Bringing it all together20 November 2017
In recent years, Maxim has merged with AmQuip, acquired heavy lift and transport specialist Crane Rental Corp, and most recently, bought the assets of Essex Crane and purchased Essex subsidary Coast Crane. Will North spoke to COO Frank Bardonaro about the development of the business
The first in the series of deals we discussed came in the summer of 2016, when investor Apollo acquired Maxim and fellow Pennsylvania based crane hirer AmQuip. But the history of those two companies, and Bardonaro’s involvement with them, goes back much further.
At the time of the deal, Maxim had around 1,300 cranes and AmQuip around 500; the merger confirmed the new Maxim as likely the biggest fleet in the US, and one of the biggest in the world.
The two companies have been in a long dance, since the millennium. Maxim was formed in 2000 out of Ray Anthony’s Anthony Crane Rental. Anthony Crane Rental was by then 80% owned by Bain Capital (famous for including GOP presidential candidate Mitt Romney among its founders), and had recently bought a series of rental companies.
These included Husky Crane of California, Dunn Equipment of Texas, Carlisle Equipment of Kentucky, AAA Crane of California and Capitol Crane of Indiana, in 1999; and, in early 2000, Sacramento Valley Crane Services of California and Kings Crane Service, based in Ohio. At the time, Bardonaro was part of the Anthony/Maxim management team, before moving over to AmQuip. In 2014, a scion of one of those original constituent companies (and cousin of Bardonaro), Bryan Carlisle, stepped up to the role of CEO, after 33 years in the business.
Maxim had had a tough time in the aughts, entering into bankruptcy protection in 2004; indeed, as it worked on coming out of Chapter 11 in 2005, Maxim’s then CEO Al Bove suggested selling the business to AmQuip. This first deal didn’t work out, and Bove later moved to AmQuip, in 2010.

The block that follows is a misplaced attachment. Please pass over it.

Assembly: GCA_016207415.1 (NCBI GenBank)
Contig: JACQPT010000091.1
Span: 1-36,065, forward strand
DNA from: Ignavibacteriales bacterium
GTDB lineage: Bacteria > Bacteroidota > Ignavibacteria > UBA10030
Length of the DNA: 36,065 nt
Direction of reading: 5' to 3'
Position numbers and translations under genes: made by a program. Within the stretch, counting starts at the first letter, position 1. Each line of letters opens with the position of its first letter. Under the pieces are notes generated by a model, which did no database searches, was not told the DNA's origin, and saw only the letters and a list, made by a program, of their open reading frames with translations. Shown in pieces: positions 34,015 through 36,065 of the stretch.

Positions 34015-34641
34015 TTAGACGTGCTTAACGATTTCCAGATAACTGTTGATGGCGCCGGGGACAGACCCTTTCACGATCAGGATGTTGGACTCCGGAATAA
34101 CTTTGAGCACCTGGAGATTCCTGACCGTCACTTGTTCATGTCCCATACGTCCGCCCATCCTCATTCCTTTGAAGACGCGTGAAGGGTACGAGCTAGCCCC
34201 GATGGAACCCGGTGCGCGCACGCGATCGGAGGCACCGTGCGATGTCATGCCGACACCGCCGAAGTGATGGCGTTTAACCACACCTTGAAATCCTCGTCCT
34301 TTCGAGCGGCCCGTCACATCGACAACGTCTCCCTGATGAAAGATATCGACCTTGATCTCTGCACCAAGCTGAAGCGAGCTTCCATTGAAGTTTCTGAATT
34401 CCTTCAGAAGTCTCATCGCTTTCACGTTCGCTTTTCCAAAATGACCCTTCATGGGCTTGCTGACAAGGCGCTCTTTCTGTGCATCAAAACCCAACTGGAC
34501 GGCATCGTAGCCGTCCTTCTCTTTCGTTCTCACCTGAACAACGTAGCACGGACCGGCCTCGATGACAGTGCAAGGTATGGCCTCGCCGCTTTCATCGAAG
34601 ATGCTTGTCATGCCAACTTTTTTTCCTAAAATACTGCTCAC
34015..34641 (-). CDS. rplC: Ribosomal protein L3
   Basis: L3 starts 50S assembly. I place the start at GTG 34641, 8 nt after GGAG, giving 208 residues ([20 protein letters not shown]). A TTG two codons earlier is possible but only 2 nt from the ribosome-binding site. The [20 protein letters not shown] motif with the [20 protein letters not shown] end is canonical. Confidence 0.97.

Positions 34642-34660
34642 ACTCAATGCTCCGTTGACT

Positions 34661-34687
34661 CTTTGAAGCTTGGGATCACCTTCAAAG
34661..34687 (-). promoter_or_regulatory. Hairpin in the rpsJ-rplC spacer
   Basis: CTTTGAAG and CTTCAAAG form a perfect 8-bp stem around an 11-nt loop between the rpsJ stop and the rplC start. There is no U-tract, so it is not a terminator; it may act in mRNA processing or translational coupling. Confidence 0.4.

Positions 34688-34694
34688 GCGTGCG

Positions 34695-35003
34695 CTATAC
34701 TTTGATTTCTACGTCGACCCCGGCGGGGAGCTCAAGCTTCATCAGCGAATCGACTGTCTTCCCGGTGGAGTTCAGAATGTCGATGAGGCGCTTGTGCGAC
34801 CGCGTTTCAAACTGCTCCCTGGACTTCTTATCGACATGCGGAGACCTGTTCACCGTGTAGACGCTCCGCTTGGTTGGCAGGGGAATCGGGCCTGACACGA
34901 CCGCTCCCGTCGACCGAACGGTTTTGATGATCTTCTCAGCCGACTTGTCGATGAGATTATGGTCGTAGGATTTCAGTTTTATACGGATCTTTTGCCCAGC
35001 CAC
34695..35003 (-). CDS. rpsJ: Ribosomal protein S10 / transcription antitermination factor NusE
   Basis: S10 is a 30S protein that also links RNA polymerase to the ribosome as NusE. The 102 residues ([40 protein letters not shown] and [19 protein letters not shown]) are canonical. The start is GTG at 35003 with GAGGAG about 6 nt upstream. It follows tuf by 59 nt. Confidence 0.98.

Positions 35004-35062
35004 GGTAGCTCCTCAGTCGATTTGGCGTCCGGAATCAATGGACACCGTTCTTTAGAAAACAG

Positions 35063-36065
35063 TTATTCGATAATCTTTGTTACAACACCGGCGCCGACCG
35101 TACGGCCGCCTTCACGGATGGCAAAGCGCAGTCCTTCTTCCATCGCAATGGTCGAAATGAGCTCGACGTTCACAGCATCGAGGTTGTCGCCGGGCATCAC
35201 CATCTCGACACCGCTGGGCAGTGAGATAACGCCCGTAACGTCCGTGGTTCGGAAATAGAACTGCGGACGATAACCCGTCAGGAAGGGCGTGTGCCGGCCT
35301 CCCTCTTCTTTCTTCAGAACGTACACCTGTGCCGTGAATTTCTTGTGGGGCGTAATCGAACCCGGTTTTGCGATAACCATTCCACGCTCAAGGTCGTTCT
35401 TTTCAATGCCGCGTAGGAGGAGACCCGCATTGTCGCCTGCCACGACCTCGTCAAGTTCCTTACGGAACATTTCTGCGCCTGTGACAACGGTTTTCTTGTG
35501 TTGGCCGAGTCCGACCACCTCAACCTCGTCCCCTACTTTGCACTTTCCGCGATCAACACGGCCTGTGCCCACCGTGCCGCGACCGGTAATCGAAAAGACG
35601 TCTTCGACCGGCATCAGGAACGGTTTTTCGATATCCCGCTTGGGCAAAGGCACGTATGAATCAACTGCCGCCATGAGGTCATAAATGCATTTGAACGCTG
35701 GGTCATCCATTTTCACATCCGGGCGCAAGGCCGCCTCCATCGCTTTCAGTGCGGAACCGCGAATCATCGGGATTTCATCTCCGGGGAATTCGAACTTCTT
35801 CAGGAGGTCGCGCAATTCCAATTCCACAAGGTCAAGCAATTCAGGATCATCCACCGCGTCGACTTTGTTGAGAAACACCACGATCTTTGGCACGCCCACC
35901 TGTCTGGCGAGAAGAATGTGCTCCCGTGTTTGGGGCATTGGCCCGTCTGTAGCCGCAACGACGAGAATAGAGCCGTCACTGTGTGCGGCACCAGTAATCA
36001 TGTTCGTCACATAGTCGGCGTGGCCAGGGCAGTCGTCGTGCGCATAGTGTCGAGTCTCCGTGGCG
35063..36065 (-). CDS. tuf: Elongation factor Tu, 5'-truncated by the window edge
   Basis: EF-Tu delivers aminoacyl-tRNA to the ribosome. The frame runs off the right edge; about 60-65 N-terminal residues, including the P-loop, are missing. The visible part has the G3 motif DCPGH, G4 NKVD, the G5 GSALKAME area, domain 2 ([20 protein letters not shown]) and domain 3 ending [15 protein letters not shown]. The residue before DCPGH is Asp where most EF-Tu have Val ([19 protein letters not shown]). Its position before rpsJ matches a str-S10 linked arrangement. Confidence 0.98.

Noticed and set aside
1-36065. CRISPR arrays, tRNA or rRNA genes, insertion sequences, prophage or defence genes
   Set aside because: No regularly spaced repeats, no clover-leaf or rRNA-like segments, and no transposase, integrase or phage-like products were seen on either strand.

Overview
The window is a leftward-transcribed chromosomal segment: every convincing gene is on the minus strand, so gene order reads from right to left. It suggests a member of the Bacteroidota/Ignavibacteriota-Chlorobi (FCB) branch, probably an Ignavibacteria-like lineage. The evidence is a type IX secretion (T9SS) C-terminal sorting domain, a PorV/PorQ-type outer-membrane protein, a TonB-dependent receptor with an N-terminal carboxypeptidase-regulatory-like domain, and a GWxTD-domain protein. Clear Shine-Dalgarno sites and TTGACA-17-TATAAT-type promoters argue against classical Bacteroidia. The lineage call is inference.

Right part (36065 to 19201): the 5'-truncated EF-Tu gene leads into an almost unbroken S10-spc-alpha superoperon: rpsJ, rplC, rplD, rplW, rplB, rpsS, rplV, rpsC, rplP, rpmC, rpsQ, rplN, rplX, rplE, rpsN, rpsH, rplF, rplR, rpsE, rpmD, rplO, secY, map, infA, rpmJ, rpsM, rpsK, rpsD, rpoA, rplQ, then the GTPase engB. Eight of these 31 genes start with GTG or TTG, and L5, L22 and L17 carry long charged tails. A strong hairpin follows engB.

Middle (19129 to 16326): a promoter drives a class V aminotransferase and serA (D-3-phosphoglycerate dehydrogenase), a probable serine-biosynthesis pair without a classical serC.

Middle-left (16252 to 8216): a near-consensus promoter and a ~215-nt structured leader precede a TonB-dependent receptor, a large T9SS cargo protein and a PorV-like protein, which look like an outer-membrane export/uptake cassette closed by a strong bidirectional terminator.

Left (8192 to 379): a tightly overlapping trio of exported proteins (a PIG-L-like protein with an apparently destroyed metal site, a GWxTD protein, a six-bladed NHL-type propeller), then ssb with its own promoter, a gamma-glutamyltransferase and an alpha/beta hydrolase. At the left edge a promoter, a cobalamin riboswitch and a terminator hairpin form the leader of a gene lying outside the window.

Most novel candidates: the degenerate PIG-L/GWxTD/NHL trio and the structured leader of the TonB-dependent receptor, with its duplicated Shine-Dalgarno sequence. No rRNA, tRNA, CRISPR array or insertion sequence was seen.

AmQuip had been formed by Joseph Wesley Sr in 1967, as the American Equipment Rental Company.
Like Maxim, AmQuip made a series of deals at the turn of the millennium, buying up Shaugnessy and forming an agreement with Elliott Cranes of Nashville. In 2007, Wesley sold a majority stake in the company to Bard Capital, and Frank Bardonaro was promoted to company president.
Once the transition was underway at AmQuip, Bardonaro crossed over in 2010 to the manufacturing sector, spending two years heading up mobile crane sales at Terex, before coming back to the rental industry with Maxim in 2012, serving first as president and then as COO.
Crane industry operator
Bardonaro has then a unique view of the Maxim/AmQuip deal, having managed both companies, and as a supplier in his Terex days.
As Maxim began to flourish again in the long post-GFC recovery period, it had made a series of smaller acquisitions prior to the AmQuip deal, including specialists like CRC (Crane Rental Corporation) in 2015, and local rental fleets like Poindexter. Then, a little more than ten year’s after Bove first pushed for it, came the Maxim/AmQuip deal.